So where does Márquez go from here? The biggest question for the Repsol Honda rider is whether he can maintain his level of ambition to keep on winning races and championships. The past is a poor guide here.
In 2005, when Valentino Rossi seemed able to win at will on the Yamaha M1, a sweet-handling bike which was obviously inferior to the Honda RC211V, he started toying with the idea of a switch to F1, and lost focus on development for 2006, going on to lose that title to Nicky Hayden.
Mick Doohan, on the other hand, went on to dominate 1998 nearly as completely as he had in 1997. Only serious injury stopped him in 1999, a huge smash in Jerez effectively ending his career.
Where does Marc Márquez fall between these two extremes? Márquez is more Doohan than Rossi, always taking the win rather than risking losing out by engaging in battle. Márquez has a hunger for victory that outdoes even Doohan, and it does not look like being sated any time soon.
So he will have to find new targets to chase. In Thailand, after winning the title, he already named a couple of targets. His first aim is to finish the next race, and try to get on the podium, or even win in Japan.
In past seasons, he has managed to crash out of races after wrapping up the title (though sometimes, like last year, through no fault of his own). The next aim is to wrap up the constructor’s and team’s titles.
The constructor’s should be easy enough, but the fact that the Repsol Honda team is only 19 points behind the factory Ducati squad in the team standings is remarkable.
The standings are determined by the combined points of both riders in each team: Márquez has scored 325 of the Repsol Honda team’s 358 points.
Can he repeat again next year? Right now, it doesn’t look like anyone is capable of stopping Marc Márquez from winning another title. Andrea Dovizioso came closest in 2017, but that was when the Ducati Desmosedici had a serious horsepower advantage over the Honda RC213V.
This year has seen a new generation of challengers rise, with Alex Rins, Fabio Quartararo, and Maverick Viñales taking the fight to him. But Rins and Viñales seem flawed, lacking the consistency that Márquez has worked so diligently on in 2019.
That leaves Fabio Quartararo. Talk to people inside Honda, and they will tell you Quartararo is the only rider Márquez is truly afraid of, because Quartararo is not afraid of him.
The Frenchman has been quick since the beginning of the season, but in the last few races, he has really taken the fight to Márquez. If Yamaha can find a nice chunk of horsepower over the winter, Quartararo could make life very difficult indeed for Márquez next year.
That, perhaps, is just the motivation Márquez needs. Where Márquez and his team have been so strong in the past few years is in their attention to detail. That expresses itself in a number of ways. In strategy: they were the first to try doing three runs in qualifying, rather than two, giving Márquez an extra shot with a new tire.
They also use FP2 as race preparation, not bothering to throw a tire in at the end to ensure passage to Q2. They prefer to concentrate on race pace under conditions as similar as possible to the race, chasing times in the morning sessions of FP1 and FP3.
In preparation: Márquez and his team turn up to each race with a plan to minimize time lost. They try to cut down the tire choices as quickly as possible, preferably before the weekend even starts, preferring to concentrate on understanding tire wear over race distance rather than going back and forth between similar tires to see if one has marginally better performance than the other.
Márquez, too, is constantly working on his preparation, using his training to try to further hone his technique and look for ways to improve. He rides motocross and a lot of dirt track, and not just on ovals.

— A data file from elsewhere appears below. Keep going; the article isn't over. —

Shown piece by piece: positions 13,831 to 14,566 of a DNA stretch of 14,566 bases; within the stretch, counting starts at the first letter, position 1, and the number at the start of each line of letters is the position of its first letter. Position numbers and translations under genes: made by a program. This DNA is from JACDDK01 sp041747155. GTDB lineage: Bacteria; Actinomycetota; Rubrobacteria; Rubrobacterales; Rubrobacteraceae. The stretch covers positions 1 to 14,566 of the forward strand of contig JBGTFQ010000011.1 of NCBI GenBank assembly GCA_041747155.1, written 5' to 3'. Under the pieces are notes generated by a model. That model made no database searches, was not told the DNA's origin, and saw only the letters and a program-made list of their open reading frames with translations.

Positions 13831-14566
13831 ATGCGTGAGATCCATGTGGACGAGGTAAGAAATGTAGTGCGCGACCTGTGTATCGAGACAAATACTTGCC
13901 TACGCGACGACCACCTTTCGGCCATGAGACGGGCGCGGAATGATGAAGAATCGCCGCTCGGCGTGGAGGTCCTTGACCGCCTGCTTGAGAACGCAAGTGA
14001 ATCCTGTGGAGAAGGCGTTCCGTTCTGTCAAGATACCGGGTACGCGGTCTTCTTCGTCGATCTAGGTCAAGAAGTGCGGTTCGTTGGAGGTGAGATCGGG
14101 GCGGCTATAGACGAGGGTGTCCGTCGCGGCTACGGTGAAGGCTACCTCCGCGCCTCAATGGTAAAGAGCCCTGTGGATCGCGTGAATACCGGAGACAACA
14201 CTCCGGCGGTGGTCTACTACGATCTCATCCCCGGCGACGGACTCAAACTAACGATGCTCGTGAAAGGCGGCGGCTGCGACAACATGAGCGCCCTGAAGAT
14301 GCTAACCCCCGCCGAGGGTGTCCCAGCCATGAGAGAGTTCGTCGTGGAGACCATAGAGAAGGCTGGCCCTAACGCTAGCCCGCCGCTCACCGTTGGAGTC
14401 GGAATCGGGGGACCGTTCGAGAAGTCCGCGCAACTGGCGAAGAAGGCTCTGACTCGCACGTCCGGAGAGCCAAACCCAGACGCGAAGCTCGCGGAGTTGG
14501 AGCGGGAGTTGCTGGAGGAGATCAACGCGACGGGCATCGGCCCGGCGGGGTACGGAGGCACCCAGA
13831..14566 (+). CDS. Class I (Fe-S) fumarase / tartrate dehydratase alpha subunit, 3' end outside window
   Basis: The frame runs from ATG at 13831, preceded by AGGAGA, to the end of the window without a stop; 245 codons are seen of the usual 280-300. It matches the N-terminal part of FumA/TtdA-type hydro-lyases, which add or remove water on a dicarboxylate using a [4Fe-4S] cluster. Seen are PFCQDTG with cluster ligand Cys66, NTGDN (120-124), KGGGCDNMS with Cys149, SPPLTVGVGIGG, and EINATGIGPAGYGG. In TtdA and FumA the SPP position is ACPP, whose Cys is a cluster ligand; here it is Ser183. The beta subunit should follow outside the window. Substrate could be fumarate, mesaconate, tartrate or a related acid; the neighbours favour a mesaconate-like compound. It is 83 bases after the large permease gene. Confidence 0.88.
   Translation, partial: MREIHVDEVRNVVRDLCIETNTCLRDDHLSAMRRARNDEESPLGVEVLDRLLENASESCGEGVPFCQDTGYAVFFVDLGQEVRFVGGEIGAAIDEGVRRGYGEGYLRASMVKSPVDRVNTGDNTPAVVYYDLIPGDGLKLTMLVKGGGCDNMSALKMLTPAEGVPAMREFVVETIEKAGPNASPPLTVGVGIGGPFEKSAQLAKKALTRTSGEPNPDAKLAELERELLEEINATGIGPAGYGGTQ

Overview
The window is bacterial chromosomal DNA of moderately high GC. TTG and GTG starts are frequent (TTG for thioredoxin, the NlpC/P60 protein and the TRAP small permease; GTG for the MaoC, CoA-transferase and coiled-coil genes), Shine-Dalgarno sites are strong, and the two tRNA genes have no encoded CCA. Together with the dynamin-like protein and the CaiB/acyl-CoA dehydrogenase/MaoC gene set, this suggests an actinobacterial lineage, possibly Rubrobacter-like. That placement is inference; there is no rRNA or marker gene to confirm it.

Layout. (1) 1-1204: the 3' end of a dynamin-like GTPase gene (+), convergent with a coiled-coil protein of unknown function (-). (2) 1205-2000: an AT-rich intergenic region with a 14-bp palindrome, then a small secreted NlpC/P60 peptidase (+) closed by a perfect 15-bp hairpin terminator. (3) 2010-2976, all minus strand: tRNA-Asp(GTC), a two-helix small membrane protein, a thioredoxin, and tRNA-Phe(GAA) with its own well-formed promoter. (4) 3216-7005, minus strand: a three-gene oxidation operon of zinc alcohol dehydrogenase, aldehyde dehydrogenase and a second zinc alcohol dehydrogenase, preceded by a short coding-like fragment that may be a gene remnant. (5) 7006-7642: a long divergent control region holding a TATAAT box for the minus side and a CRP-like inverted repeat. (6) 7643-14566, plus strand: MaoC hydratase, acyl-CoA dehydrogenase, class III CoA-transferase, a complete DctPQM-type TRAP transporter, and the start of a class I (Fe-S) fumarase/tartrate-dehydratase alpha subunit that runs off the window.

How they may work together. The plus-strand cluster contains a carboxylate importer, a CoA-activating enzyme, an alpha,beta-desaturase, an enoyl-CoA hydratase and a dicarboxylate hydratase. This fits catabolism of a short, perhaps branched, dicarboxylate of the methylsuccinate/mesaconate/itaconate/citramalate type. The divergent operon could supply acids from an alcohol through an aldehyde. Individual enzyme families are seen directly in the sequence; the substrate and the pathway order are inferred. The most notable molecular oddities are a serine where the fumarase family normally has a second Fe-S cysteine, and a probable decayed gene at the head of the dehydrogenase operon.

Around Spain, more and more dirt tracks are springing up with a mixture of left and right corners, and Márquez uses this to get a feel for how the bike reacts. And he works on sliding the front, feeling when it goes, always at the limit in his quest to understand just how grip works on a motorcycle.
Pushing the Envelope
Marc Márquez has moved the bar in motorcycle racing, like all great riders who came before him. The challenge he now faces is that the riders coming after him have grown up watching him race, studying him on video, reading about his training techniques, working to emulate him.
He has gone from upstart chasing the champions who came before him – the Valentino Rossis, the Jorge Lorenzos, the Dani Pedrosas – to being the champion the young upstarts are coming after. He caught riders who carried the target on their backs, and has now transferred it to his own.
Márquez is not yet done winning. Though he has no real sense of his legacy – no riders do: if you gave them a choice between winning a championship but being forgotten, and becoming a legend while not winning again, they would choose the silverware every single time – there are still targets left to achieve.
Consistency was an objective for 2019, and one he and the team fulfilled admirably. Bar the crash in Austin, of course: an error Márquez can try to eliminate for 2020 and beyond.
We are in the middle of the Márquez era, with little sign of it ending. Marc Márquez will keep winning, and should pass Mick Doohan as the most successful Honda rider in the next race or two, Márquez currently having 53 premier class victories on a Honda to Doohan’s 54.
Giacomo Agostini’s premier class haul of 68 wins is not far off, while Márquez is just 11 victories short of Angel Nieto’s total of 90 wins in all classes.
That will take Márquez another couple of seasons, and on towards his thirties. By then, we will have a better idea of just how much of a challenge Fabio Quartararo can put up against the current King of MotoGP, and also get a sense of the coming generation.
2021 could see wholesale changes in MotoGP, with the old guard making way for young blood. Cal Crutchlow will be gone, Valentino Rossi could be gone, even Jorge Lorenzo and Andrea Dovizioso could have left MotoGP by then.
Can Brad Binder, Jorge Navarro, Luca Marini, Augusto Fernandez, Remy Gardner, Fabio Di Giannantonio join Quartararo, Rins, Viñales, Jack Miller, Miguel Oliveira in taking on Márquez? Can his younger brother Alex continue the remarkable progression he has made in 2019 to challenge Marc in 2021 and beyond?
We may be in the middle of the Marc Márquez era in MotoGP, but that doesn’t mean the rest will just lie down and accept defeat. The Cannibal may still have an insatiable appetite for victory, but he has a whole army of talent arrayed against, trying to stop him.
Photo: © 2019 Tony Goldsmith / Asphalt & Rubber – All Rights Reserved